It’s already here https://gif.com.ai

Software Bill of Material (SBOM) will become more of a thing - where you must list the dependencies and their hash you used for supply-chain security and vulnerability management.

New law enforcement techniques using DNS and other Intel techniques will be used to track, seize and tax cryptocurrency - which will cause increased popularity of Ethereum.

A qubit will travel around the world without decohering and increase attention on quantum internet investments. GPT4 and other ML models (maybe even with a neuro-feedback loop) will radically change entertainment for Gaming, movies, books, and music.

Smart Cities will start emerging ( and some cities which will ban the technology) with ML models and Intel systems capable of identifying all kinds of hazards (fires), threats (terrorists) and crime at scale.

A new “shadow net” will emerge from new mesh-networking protocols and massive amounts of compromised IoT devices- allowing users to bypass core internet routers and ISPs with the “shadow net”

XR with depth field scanning and smart tailoring with drastically change the fashion industry ( shoes and clothes). So people can virtually try on clothes and order perfectly tailored clothes from their home.

I hope the Bill of Materials concept spreads to more areas of software development.

A bit different from your example, but a small group of us started a "Bill of Models" project for our department. We spent too much time failing to manage complexity with fancy tools. We ended up writing our own simple tool for reading custom BOMs to create and manage simulations.

Do you have anything publicly available to read about this project? Or any background on what inspired you?

We wanted to do more simulations with Simulink models to help cut back on physical prototypes. We started tracking time spent to get the results of these simulations. Most of our engineers' time was spent finding the right models, setting them up, and configuring these simulations. They didn't have much time left to do modeling and testing work.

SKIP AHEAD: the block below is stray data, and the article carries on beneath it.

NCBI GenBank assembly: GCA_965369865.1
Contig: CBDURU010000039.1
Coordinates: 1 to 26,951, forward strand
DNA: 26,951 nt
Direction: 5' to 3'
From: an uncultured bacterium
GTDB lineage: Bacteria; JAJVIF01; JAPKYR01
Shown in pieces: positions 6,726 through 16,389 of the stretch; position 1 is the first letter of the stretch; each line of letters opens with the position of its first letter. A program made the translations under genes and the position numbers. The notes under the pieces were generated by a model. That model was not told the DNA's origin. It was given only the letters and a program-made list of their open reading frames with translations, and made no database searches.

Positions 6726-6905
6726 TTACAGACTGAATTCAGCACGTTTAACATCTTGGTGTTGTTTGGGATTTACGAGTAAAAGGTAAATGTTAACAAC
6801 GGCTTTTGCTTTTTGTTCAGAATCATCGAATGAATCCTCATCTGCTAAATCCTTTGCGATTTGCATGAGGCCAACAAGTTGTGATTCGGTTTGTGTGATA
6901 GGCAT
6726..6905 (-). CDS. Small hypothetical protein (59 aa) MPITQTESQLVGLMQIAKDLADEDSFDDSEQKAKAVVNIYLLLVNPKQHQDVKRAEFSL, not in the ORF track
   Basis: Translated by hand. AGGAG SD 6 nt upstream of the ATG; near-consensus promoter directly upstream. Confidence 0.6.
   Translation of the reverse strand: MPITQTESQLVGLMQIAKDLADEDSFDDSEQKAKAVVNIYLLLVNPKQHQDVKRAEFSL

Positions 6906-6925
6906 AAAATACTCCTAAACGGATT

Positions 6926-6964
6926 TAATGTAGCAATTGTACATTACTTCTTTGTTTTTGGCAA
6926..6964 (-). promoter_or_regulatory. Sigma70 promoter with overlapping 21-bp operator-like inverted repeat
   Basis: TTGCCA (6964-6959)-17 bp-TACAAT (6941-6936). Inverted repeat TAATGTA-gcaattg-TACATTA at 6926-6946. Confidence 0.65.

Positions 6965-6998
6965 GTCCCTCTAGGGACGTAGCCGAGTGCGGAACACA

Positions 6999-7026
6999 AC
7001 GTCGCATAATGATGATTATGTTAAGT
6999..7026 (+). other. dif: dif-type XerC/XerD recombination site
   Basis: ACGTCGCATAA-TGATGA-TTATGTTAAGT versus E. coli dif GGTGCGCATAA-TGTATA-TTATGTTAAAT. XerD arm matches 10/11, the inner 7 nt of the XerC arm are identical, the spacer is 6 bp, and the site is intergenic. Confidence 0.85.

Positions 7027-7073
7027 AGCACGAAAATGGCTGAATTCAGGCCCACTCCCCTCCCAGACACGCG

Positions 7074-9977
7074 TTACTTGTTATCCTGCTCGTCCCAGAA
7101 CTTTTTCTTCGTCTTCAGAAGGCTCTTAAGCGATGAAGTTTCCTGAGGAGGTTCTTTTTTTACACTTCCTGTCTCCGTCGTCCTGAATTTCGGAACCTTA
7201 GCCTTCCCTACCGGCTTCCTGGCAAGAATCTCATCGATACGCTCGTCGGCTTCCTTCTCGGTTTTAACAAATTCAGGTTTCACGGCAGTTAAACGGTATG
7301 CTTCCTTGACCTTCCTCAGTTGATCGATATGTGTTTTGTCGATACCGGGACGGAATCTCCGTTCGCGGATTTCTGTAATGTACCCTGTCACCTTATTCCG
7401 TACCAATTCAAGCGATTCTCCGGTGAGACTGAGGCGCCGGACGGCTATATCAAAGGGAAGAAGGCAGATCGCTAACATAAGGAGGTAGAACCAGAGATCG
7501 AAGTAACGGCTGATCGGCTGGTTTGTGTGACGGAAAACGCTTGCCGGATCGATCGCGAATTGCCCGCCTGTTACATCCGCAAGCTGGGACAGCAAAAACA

At first we just created some "Bill Of Models" to define systems and simulations. Slowly we've expanded the scope. Each BOM contains a system definition, components, subcomponents, interfaces, and some metadata. There's pointers to different repositories, parameter databases, and scripts to configure runtime environments. We have a small tool that reads BOMs and instantiates them as full simulations.

When someone wants to test a new system variant, they can usually just modify an existing BOM. If they have a new feature, BOMs give them an easy way to see and create every variant simulation to work with. We had to do a lot of standardization of our models, but that helped our efforts to move toward fully automated tests and CI/CD. We now have a web-based catalog of models and BOMs that are automatically generated, run, and tested. All of this has also helped get new people to use simulations for their work.

Thanks for the response, it is a very interesting approach, it sounds more practical than the typical MBSE way of building top down SysML diagrams and adding simulation models afterwards. Are your models liked to other product data in a PLM system or similar for traceability? I'm researching adjacent issues around the flexibility of product platforms and the integration of new technologies in later product variants and model-based approaches to decision making in that regard are fascinating.